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‘He Changed The Industry’: Sacramento Chefs React To Death Of Anthony Bourdain

FILE - In this Sept. 11, 2016 file photo, Anthony Bourdain arrives at night two of the Creative Arts Emmy Awards at the Microsoft Theater in Los Angeles.


Kelly McCown remembers cooking in kitchens some 30 years ago, when working the line was where “the miscreants ended up.”

Today, he’s executive chef at one of the most prestigious restaurants in Sacramento, The Kitchen. And he says there’s been a transformation in his profession — a lot of it attributable to Anthony Bourdain.

“I watched a paradigm shift in the industry,” McCown said.

Bourdain humanized his job, he says. “He kind of pulled back the cover a little bit and showed kind of the breath of humanity that was in the industry itself.”

An Internationally famous TV host of No Reservations and Parts Unknown, Bourdain was a celebrity chef and author who local cooks cite as an inspiration. Bourdain slurped noodles with President Obama in Vietnam and globe-trotted the planet. But he also explored the darker shades of life, both in and outside the kitchen, and reconciled “the fact that we’re all basically the same, yet for some reason we can’t resolve our differences,” McCown said.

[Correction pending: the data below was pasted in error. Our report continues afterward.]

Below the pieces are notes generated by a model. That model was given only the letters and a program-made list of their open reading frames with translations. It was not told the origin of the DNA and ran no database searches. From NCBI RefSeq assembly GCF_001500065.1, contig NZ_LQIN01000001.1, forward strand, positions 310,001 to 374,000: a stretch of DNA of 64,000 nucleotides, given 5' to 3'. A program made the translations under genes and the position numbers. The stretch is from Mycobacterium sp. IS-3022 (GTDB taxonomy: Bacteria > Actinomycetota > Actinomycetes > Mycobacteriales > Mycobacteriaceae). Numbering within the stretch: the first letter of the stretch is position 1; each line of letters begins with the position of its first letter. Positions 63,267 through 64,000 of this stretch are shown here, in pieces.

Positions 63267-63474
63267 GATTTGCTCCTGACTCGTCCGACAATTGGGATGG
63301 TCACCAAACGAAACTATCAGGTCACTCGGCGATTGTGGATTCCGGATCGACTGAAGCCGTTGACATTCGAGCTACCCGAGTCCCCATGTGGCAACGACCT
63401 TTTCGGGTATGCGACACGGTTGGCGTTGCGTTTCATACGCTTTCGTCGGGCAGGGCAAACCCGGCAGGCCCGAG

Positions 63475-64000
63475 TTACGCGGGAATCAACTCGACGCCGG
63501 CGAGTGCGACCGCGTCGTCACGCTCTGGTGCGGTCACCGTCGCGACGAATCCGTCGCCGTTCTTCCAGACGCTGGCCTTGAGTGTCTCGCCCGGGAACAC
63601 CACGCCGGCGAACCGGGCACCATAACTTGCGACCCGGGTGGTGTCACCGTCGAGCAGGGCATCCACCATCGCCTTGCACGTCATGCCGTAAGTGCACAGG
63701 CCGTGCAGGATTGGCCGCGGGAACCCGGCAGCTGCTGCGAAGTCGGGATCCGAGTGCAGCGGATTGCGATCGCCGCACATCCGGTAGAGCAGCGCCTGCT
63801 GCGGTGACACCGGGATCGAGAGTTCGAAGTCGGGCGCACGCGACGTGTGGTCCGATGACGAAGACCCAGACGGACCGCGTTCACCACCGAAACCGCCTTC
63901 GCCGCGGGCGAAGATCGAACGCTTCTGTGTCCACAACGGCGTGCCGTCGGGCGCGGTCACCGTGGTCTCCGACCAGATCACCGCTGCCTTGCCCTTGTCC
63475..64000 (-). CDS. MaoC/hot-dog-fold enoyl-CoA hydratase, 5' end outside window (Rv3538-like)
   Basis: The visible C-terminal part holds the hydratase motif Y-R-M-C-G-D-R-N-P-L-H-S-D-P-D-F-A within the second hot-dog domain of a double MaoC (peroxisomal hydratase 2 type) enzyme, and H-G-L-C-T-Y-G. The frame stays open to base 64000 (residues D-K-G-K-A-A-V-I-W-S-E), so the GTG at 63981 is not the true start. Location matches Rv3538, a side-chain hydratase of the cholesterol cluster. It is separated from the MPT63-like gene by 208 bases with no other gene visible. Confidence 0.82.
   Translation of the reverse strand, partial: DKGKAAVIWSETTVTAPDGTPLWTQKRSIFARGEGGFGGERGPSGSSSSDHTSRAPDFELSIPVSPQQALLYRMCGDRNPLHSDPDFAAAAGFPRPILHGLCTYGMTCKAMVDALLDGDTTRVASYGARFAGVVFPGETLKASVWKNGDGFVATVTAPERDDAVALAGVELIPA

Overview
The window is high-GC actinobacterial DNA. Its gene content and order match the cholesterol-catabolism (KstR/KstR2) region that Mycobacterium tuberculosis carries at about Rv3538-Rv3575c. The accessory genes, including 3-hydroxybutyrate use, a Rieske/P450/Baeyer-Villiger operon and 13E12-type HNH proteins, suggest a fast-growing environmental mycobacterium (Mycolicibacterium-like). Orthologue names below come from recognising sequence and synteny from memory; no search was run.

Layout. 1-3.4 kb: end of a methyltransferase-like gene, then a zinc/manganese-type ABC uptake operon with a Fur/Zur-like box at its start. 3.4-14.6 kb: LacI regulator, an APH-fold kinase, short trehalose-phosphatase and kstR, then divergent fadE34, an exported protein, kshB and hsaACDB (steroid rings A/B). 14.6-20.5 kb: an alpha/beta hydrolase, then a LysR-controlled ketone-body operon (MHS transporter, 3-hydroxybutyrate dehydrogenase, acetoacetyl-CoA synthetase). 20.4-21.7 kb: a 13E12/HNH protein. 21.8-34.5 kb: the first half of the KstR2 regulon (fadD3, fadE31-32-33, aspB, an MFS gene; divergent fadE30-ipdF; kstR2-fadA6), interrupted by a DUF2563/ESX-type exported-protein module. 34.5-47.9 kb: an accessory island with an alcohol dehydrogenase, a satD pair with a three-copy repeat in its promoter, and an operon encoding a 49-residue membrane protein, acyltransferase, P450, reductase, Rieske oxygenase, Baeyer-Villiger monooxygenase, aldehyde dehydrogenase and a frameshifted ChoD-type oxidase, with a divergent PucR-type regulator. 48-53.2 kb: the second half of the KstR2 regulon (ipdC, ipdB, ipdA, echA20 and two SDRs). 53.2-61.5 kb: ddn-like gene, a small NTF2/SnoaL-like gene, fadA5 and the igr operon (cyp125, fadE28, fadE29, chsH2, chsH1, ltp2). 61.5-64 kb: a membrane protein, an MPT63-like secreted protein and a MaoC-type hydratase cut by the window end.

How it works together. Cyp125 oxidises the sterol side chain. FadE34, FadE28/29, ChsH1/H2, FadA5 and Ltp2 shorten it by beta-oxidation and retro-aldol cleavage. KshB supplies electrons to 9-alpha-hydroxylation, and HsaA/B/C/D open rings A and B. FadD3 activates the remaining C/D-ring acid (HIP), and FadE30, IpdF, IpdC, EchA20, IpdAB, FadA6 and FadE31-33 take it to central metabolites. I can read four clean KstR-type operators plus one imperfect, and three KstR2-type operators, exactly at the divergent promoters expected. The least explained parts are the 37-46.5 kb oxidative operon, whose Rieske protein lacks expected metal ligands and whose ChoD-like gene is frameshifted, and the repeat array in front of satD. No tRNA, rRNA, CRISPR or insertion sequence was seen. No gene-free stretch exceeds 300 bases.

Bourdain was found dead in his northern France hotel room on Friday at age 61.

McCown says his passing, and the death of former Kitchen chef de cuisine Noah Zonca at age 41 last month, has him realizing “more and more that there’s a real human side, a humanity, to this business.”

Brad Cecchi shared this view. The executive chef and co-owner of Canon restaurant in East Sacramento says Bourdain was a big reason he kept working in the industry for nearly two decades.

“To read [Bourdain’s book] Kitchen Confidential as a young cook, and then see somebody who can brand himself and do all this stuff” was inspiring, Cecchi said. “I feel like somebody I knew passed away.”

Cecchi, who earned a Michelin star while running Solbar in Calistoga, says he also witnessed Bourdain’s impact on chefs’ careers.

He recalled how, when he got into kitchens in the late ’90s, cooking was a “dead end job,” but that Bourdain offered hope for “a life to be made” from a passion for food.

“He made being one of those pirate line cooks feel OK,” Cecchi said.

Chef Jason Azevedo, who is currently opening Alaro Brewing in Midtown, offered hope.

“His influence was that it was OK not to be the guy on TV hawking products. That you’re a craftsman, be proud of that, take pride in every plate. To me that was the bigger message,” Azevedo said.

Azevedo says he’d been cooking for a few years when he snagged a copy of Kitchen Confidential. The stories resonated.

“I was like ‘I’m not sure if this is a how-to manual, or who’s following me in my day,’ but it was almost like, as cooks, this was your life. It was laid out there that every restaurant, every city, was going through same things,” he said.

“Anybody that says that they somehow weren’t impacted by that book is a liar.”

Nick Miller

Senior Editor, News & Features

Nick Miller is an award-winning editor with more than 15 years of newsroom experience. Previously he was editor-in-chief of the East Bay Express in Oakland, and worked as an editor for 12 years at the Sacramento News & Review.  Read Full Bio 

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